Be prepared -- food is going to become more expensive, even if oil prices stabilize.
Agriculture tends to be heavily dependent on energy for fueling tractors and field equipment, as well as having a heavy reliance on petroleum-based fertilizers and herbicides. But what most people don't realize is that even if oil prices level off, food prices are likely to continue to rise.
Here are some reasons food prices will continue to increase.
The number of bees has been dramatically declining over the last few years. In 2006, Colony Collapse Disorder wiped out 30% to 90% of beekeeper hives. The losses continued last year through this year with over 30% of hives being destroyed in both 2007 and 2008.
The exact cause of Colony Collapse Disorder is not known. Since roughly 75% of flowering plants rely on pollination to help them reproduce, bees are an important link in the chain that produces much of the food that we eat. Without bees to pollinate crops, the crops can't bear fruit, causing crop yields to drop. The end result is higher prices in the supermarket for these foods.
A growing number of countries have sharply curbed food exports in order to ensure an adequate supply of food at affordable prices for their country. While this trend is a much bigger problem for poor countries that rely heavily on imported food than the U.S., it also puts pressure on world food prices including those foods being imported to the U.S.
To make matters worse, the hoarding creates the perception of food shortages, which can lead to more hoarding and further increases food prices.
World Demand for Food
There is a growing demand for food around the world with the emergence of a middle class in such places as China, Latin America, Africa and the Middle East. With more disposable income, these people demand more and a greater variety of food. These middle classes will likely continue to increase, placing more pressure on world food prices.
The Lowly Dollar
The dollar has fallen against other world currencies over the past year. When the dollar goes down in value against other currencies, any dollar-denominated commodity tends to go up in price.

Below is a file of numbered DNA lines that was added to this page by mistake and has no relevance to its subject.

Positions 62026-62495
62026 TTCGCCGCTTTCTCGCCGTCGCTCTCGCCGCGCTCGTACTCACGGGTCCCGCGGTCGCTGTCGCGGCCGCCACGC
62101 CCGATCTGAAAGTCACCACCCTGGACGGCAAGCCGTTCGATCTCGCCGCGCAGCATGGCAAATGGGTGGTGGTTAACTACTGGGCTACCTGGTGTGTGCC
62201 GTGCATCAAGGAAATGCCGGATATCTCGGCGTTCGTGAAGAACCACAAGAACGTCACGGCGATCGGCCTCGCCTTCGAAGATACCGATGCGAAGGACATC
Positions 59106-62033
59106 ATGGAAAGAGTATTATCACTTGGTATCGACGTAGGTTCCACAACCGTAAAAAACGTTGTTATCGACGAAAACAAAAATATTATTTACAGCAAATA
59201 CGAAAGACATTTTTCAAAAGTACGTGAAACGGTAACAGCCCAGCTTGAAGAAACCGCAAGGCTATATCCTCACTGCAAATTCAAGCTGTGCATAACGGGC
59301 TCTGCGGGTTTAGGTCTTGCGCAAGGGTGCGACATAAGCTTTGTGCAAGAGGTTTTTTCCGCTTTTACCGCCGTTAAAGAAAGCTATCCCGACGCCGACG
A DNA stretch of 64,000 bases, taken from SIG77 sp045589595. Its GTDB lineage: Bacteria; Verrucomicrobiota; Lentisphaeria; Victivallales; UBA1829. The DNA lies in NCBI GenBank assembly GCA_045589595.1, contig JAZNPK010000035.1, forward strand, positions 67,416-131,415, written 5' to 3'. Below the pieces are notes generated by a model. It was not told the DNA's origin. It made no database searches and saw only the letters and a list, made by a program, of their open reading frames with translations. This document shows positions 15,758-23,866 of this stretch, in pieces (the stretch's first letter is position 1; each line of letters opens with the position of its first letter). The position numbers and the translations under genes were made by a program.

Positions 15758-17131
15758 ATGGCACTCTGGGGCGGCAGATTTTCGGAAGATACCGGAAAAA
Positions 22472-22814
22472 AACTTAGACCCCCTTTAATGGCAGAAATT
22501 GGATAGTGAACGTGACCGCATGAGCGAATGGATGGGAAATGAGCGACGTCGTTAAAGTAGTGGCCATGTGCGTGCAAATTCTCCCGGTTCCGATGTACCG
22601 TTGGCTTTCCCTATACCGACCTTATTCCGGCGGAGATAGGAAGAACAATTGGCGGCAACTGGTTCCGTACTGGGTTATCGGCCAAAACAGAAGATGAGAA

Part of the huge increase in oil prices can be attributed to the fall of the value of the dollar against other currencies. In the same way, most major food commodities are traded in dollars, which makes foreign-produced food more expensive.
Hidden Price Increases
Normally, food manufacturers would be hard-pressed to increase food prices further if they had already raised prices with their increased costs from oil. There is always fear among food manufacturers when they must raise prices that doing so will cause a decline in the amount they can sell. One way around this that manufacturers have been using is that instead of raising the price marked on the product, they simply place less into the package. Many people don't notice the change so they don't lose as much in sales.
Having done this, food manufacturers still have room to raise the actual prices where they would have been much more reluctant to do so if they had previously raised prices the same way.
Recent flooding in the Midwest and Corn Belt has prevented farmers from planting soybeans and damaged the corn crop, which had recently been planted. Analysts have estimated that there may be a shortfall of 15% or more in grain produced this year compared to last year due to the flooding.
The bad weather hasn't been limited to the U.S. Poor weather has reduced overall global food production from Canada, the European Union and Eastern Europe over the last couple of years. A drought has resulted in a major Australian wheat decline. This has tightened world food stocks, which has contributed to rising food prices.
Speculation's role in increased food prices is hotly debated, but it appears that investors have taken an interest in food prices and are playing a larger role in the commodity markets.
As food supplies tighten, there is a good chance that speculators will increase in the hope of making a quick buck, further increasing food prices.
With the rise of oil prices, U.S. ethanol production has greatly increased. It's expected that over 30% of the U.S. corn crop will go toward ethanol production this year.
With such a large portion of the corn crop going to ethanol production, there will be increased competition for the food in other uses, such as feed for cattle and dairy cows, manufactured foods like cereals and foods sweetened with corn syrup.
All indications are that food will get more expensive and you should be preparing for these coming increases. While cutting food prices isn't necessarily difficult, it does take practice and time to learn to take advantage of the money saving tricks out there.